OGG Vorbis This is a compound solution developed by the Foundation, where OGG is the global container specification for containing any kind of multimedia data (just like MPEG-4), whereas Vorbis is the audio codec. The aim of Vorbis is the same as for AAC: to outperform MP3 by offering better compression ratio (i.e. over 1:10) while giving better sound quality. However, unlike AAC, which is commercially licensed, OGG Vorbis is free.
FLAC The Free Lossless Audio Codec is probably the newest contestant in this race of formats. The main rationale behind the sourceforge-hosted project is to provide lossless compression in a free product. The average compression ratio is about 1:2. DRM is not planned for this format by the developers.

DRM-protected formats
WMA Windows Media Audio is the proprietary solution from Microsoft for audio encoding. It is part of the Windows Media project (together with WMV, Windows Media Video). It supports several storage formats ranging from lossless compression to high-performance lossy compression and also voice encoding. The copy-protection of WMA is built on the Windows Media DRM architecture.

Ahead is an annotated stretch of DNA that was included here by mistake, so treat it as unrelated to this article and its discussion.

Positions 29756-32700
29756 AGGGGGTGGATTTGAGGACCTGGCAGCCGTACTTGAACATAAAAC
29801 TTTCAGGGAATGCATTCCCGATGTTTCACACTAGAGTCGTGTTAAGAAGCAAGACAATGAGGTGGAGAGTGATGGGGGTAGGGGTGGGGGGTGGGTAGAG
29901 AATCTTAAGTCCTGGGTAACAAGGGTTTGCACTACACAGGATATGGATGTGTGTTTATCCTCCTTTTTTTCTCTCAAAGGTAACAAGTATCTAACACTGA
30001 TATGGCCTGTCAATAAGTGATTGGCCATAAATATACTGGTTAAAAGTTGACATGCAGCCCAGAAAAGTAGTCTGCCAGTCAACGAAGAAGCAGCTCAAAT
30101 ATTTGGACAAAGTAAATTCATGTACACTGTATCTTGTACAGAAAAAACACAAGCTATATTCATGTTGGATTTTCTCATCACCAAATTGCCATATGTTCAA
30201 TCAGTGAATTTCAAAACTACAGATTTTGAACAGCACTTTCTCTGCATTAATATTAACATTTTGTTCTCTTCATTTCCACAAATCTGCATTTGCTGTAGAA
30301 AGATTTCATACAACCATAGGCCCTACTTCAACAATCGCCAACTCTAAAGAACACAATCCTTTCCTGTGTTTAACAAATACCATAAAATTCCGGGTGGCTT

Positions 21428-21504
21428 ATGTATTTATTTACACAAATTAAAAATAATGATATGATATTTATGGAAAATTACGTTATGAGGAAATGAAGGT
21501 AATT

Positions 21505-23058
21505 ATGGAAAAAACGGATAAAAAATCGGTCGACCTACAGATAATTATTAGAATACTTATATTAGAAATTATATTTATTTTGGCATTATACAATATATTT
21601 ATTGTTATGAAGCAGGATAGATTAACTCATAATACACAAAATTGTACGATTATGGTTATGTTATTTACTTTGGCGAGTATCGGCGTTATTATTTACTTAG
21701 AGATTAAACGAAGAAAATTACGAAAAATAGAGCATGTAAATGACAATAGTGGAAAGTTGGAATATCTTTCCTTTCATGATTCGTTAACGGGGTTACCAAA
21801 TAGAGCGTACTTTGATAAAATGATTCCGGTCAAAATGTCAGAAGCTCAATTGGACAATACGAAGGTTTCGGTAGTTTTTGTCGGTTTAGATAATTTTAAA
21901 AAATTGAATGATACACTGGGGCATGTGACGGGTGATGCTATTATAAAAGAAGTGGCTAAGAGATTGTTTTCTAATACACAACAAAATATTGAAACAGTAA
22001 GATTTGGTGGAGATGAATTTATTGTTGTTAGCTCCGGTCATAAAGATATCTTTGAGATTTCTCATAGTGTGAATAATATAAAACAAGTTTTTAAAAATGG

RealAudio It is the product offered by RealNetworks. The core focus of RealNetworks activity was traditionally on streaming media for which they achieve a compression ratio of about 1:16. The Helix DRM solution is part of the product.
ATRAC3 The Adaptive TRansform Acoustic Coding is the DRM-enabled sound encoding technology used by Sony and it is the successor of ATRAC. It achieves a compression of about 1:10, whereas its companion ATRAC3pro may go up to even 1:20. This format is used in Sony's MiniDisc or by the online shop Sony Connect.
FairPlay This is the DRM solution used by Apple's iTunes. The FairPlay offers protected AAC files in form of M4P (encrypted MPEG-4).
LWDRM The Light Weight Digital Rights Management is a new approach in the audio DRM field. Like MP3 it has been developed by Fraunhofer Institute. LWDRM currently supports MP3 and AAC, although in principle it could be applied to other formats too. The main idea of LWDRM is that there are LMFs (Local Media Files) to be used only locally, and SMFs (Signed Media Files) to be distributed. There are three levels of participation: level 1: you may only "read" SMFs, while you cannot create/modify anything; level 2: you may create LMFs. but these will be tied to your computer, and level 3: you may create SMFs but a signature (and watermarks) will be added to them that will identify you as the creator. The idea behind LWDRM is that the consumer may copy the content if he is willing to mark the media as his own. As long as the content does not leak out to the public, it is like using unprotected formats. But an illegal copy caught in the wild could be traced back to its originator. This approach is clearly an alternative to the existing encryption/key based solutions.

Discussion of interoperability
In this section we will put forward three arguments, why current approaches to interoperability are still deficient: